Unions in the gold mining sector have declared a dispute which could lead to 140 000 employees downing tools, the Chamber of Mines and National Union of Mineworkers (NUM) said on Wednesday.
“The way forward from here is that the unions will approach the CCMA [Commission for Conciliation, Mediation and Arbitration] to appoint a facilitator,” said Elize Strydom, who is negotiating on behalf of the gold mining companies.
“We hope that the facilitator will be able to bring us closer together.”
NUM spokesperson Lesiba Seshoka said this could pave the way for “massive industry-wide strike action affecting both coal and gold producers”.
The NUM and the United Association of SA (Uasa) wanted a wage increase of 14%, while Solidarity wanted 12%.
Last week, the chamber offered a 5% wage increase for the lowest paid employees and 4.5% for the rest.
On Wednesday, AngloGold Ashanti and Gold Fields upped their offer to a 5.5% wage increase for the lowest paid employees and 5% for all other employees, the chamber said.
Harmony and Rand Uranium offered 5.3% for the lowest paid employees and 4.8% for all other employees.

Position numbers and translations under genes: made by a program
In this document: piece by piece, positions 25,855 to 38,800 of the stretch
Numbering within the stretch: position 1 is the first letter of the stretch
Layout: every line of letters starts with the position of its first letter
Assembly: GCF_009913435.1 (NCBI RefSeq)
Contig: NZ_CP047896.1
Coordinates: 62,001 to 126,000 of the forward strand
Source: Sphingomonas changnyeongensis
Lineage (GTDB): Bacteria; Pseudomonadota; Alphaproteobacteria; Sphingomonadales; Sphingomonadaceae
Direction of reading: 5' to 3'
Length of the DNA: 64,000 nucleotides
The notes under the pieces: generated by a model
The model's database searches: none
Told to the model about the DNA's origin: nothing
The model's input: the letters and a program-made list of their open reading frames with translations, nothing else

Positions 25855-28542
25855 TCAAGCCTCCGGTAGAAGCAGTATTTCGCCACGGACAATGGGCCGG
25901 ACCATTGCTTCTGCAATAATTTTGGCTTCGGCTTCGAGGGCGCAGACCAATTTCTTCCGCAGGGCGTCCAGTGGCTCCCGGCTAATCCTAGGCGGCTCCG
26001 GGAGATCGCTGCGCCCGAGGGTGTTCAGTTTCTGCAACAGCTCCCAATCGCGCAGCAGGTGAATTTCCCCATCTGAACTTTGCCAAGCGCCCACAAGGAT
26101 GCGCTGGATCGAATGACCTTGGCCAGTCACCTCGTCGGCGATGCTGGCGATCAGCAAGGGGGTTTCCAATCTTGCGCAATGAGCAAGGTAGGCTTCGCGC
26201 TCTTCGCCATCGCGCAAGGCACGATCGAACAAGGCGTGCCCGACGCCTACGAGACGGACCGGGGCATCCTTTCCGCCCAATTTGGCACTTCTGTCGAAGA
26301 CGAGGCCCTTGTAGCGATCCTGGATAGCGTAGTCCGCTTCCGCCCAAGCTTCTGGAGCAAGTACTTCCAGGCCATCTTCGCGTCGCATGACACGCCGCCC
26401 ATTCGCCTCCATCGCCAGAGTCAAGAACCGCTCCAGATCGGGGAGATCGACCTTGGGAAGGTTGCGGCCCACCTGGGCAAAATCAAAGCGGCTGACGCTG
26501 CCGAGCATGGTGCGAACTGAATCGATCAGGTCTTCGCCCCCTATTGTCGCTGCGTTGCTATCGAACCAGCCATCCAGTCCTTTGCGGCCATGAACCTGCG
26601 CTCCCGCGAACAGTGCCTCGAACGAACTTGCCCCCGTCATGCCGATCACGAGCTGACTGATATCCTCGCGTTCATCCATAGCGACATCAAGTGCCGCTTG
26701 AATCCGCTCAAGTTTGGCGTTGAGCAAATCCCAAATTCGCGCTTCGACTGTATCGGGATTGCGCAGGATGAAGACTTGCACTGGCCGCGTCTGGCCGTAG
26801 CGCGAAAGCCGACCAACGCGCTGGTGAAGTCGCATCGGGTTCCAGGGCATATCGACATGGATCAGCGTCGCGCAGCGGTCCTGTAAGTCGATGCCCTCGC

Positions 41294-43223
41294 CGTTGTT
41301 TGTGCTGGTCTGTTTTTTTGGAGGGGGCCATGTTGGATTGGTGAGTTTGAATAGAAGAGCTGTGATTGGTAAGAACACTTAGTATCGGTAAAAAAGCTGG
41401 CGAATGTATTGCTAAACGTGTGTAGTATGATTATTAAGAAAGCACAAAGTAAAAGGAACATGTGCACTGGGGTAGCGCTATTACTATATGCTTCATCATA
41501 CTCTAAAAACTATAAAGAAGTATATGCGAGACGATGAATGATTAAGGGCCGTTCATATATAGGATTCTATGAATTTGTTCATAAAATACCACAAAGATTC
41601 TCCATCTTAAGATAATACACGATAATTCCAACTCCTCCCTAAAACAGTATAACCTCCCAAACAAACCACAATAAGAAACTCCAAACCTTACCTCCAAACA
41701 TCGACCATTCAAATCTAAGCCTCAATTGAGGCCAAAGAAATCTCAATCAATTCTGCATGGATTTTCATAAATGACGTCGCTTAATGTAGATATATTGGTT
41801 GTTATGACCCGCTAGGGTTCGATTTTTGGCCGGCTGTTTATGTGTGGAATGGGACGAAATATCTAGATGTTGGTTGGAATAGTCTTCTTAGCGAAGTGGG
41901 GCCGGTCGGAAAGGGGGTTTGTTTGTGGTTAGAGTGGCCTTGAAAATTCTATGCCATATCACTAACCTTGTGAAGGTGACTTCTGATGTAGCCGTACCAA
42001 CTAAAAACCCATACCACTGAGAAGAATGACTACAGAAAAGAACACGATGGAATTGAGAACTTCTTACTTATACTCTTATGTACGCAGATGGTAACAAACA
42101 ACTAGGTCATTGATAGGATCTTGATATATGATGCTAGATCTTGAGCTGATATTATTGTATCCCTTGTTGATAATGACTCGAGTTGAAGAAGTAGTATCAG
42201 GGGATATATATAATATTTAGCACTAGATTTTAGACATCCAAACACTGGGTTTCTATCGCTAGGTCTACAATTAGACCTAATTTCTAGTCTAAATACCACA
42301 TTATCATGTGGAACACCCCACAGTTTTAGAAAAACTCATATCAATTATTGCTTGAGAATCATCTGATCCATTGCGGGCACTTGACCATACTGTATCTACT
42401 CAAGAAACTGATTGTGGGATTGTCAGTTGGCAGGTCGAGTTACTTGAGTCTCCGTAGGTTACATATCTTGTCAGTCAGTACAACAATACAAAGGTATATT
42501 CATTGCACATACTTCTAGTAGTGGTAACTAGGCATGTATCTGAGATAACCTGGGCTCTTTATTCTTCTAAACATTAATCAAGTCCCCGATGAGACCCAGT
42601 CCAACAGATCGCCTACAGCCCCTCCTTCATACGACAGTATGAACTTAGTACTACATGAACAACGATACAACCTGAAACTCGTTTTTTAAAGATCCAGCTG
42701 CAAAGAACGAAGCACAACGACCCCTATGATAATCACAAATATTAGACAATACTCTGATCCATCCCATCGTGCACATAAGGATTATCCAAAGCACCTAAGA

“This was followed by a declaration of a dispute by the unions,” the chamber said.
Seshoka earlier said talks would probably deadlock because wage offers in the coal sector had always been better than the gold industry.
He said the union had already mobilised its members for a possible strike as it believed the chamber was dragging its feet on salary negotiations.
The NUM, Uasa and Solidarity represent about 140 000 employees working for companies that belong to the chamber.
Solidarity submitted a lower figure in light of the production environment and the 4.6% consumer price inflation.
It felt its figure, although still above inflation, would help retain skilled employees.
The chamber recently said production in the gold mining industry had consistently declined and it faced pressure from the high costs of electricity, water and fuel. — Sapa